A randomized controlled trial (RCT) will be conducted to answer the following research question: what is the effectiveness of the Housing First program to street homelessness based on the experiences of both human service professionals and beneficiaries? Such a study design will allow representing a variety of ethnicities and races of Canada (Aubry et al., 2015). The selection of RCT is also caused by the need to ensure the inclusion opportunity for every respondent. A randomized controlled trial usually regarded as the most scientifically rigorous hypothesis testing method available in sociology.
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The sample will be composed of those people who received any assistance in terms of the Housing First program, be it access to rental housing or a standard lease agreement. At the same time, social workers and human service professionals will also be involved in the study to share their views and perceptions regarding the effectiveness of the program. In particular, the three cities of Vancouver, Winnipeg, and Toronto will be covered by sampling procedures. The latter will focus on introduction letters sent to those who was enrolled in the mentioned program for homeless within the last year, pinpointing the purpose of the perspective research, the roles of participants, and other significant details.
People interested in the participation will use either email or phone to express their intents to be interviewed. The sample size will contain 50 persons from each of the identified cities. Among the inclusion, or eligibility, criteria, there will be complete homelessness or some cases of the latter, legal adult status, and benefit or the lack of that from the Housing First program (Aubry et al., 2015). It is expected to include both male and female representatives of different ages, races, and ethnicities. As for the examination of social workers and human service professionals, 20 respondents from each of the mentioned cities will be involved in the proposed study.
Data Collection Methods
The data collection methods will be referred to as a set of qualitative strategies. In particular, the following two groups will be distinguished in terms of RCT: intervention group and treatment-as-usual group. The representatives of the first one will be characterized by the reception of the Housing First program provisions, while the second group members will be those who received traditional help, such as shelters, food for homeless, etc. (Hwang, Stergiopoulos, O’Campo, & Gozdzik, 2012).
The method of interviewing will be used to collect data from participants via semi-structured interviews. It is possible to conduct either face-to-face or online interviews via Skype to collect the necessary data. The list of 38 questions will be offered to participants as well as the opportunity to subsequently express their opinions regarding the program in a free from. It is expected to spend approximately one hour to test each of the participants in a convenient manner. The second data collection method will be the examination of documents and data on the provided assistance and its results from the local social work agencies and professionals.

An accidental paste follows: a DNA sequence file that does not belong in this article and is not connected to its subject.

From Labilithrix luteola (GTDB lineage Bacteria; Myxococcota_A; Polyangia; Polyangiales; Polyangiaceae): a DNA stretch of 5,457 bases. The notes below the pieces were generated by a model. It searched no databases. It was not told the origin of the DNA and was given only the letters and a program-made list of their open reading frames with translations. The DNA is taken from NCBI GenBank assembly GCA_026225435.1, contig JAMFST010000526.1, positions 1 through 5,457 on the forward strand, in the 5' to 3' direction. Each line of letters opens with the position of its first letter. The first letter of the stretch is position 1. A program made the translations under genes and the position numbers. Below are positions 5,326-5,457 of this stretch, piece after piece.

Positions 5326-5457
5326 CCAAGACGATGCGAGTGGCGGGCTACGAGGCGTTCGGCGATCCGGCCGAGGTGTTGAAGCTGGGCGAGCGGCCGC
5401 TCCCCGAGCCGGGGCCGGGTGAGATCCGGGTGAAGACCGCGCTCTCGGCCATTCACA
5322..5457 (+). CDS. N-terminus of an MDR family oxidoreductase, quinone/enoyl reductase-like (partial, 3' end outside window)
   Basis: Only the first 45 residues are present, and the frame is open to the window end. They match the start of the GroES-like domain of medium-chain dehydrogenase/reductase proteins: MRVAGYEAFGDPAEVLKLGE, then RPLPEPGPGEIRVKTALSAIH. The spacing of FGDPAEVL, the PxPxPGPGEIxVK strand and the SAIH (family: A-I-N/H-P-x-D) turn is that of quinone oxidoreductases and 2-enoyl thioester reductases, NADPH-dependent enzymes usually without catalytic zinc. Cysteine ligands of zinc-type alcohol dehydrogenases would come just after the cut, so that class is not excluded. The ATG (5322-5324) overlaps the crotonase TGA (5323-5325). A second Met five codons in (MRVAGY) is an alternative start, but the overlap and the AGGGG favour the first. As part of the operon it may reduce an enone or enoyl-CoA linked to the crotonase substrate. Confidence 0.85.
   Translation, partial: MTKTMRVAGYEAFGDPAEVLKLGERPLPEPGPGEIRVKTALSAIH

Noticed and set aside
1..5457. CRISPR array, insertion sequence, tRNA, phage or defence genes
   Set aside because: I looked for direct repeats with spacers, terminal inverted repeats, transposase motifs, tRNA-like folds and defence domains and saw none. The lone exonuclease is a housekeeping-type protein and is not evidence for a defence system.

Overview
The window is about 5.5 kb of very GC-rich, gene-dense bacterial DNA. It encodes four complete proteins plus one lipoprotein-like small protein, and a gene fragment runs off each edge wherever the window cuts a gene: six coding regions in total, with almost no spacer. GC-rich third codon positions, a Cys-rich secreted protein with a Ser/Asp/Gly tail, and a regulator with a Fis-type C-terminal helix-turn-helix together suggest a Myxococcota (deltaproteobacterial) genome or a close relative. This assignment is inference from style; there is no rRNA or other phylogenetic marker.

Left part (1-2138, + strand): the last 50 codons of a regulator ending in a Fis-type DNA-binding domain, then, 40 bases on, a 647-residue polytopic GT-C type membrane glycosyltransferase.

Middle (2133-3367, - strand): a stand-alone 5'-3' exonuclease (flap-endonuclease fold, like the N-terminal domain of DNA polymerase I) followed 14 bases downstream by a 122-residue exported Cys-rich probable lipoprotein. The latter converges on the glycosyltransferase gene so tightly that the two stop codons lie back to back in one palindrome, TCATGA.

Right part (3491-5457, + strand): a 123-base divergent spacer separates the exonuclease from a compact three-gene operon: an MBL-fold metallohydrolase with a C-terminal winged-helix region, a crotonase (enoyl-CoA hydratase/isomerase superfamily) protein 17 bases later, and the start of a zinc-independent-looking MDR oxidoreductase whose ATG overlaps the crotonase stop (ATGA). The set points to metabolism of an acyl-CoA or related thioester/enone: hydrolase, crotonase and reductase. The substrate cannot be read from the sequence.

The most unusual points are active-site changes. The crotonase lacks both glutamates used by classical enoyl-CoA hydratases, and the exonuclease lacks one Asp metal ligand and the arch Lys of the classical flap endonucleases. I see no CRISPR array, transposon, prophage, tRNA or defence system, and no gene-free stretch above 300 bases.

It should also be noted that the principle of priority of the rights, safety, and health of participants will be put in the forefront. The respondents can be included in the research only on the basis of their voluntary participation and informed consent.
More to the point, a detailed explanation and presentation of the study materials will allow participants to understand the purpose and scope of the study. In the context of the research ethics, confidentiality terms will be guaranteed, in particular, no personal data will be revealed to the wider audiences. The study specifics will focus on solely informative and analytic points in order to answer the research question. In the course of data collection and interaction with the participants in general, respect, attentiveness, and responsiveness will be ensured to provide them with a convenient setting and increase the effectiveness of the study.
Methods of Analysis
The obtained data will be analyzed with the help of descriptive statistics. The choice of parameters of descriptive statistics for presentation in the study will be based on the principle of providing a set of descriptive characteristics of the main issue, measures of dispersion, and the distribution patterns of each observed group. In case of a normal, or related to the normal, order of variable, distribution will be established, then confidence intervals of the parameters of the sample distribution will be made, which are estimates of the corresponding parameters of the population.
For non-parametric variables, these estimates will not be given. At this point, the required parameter is the sample size as according to Fisher’s principle, deviations from the normal form, if they are not too noticeable, can be detected only for large samples (Macnaughton, Goering, & Nelson, 2012).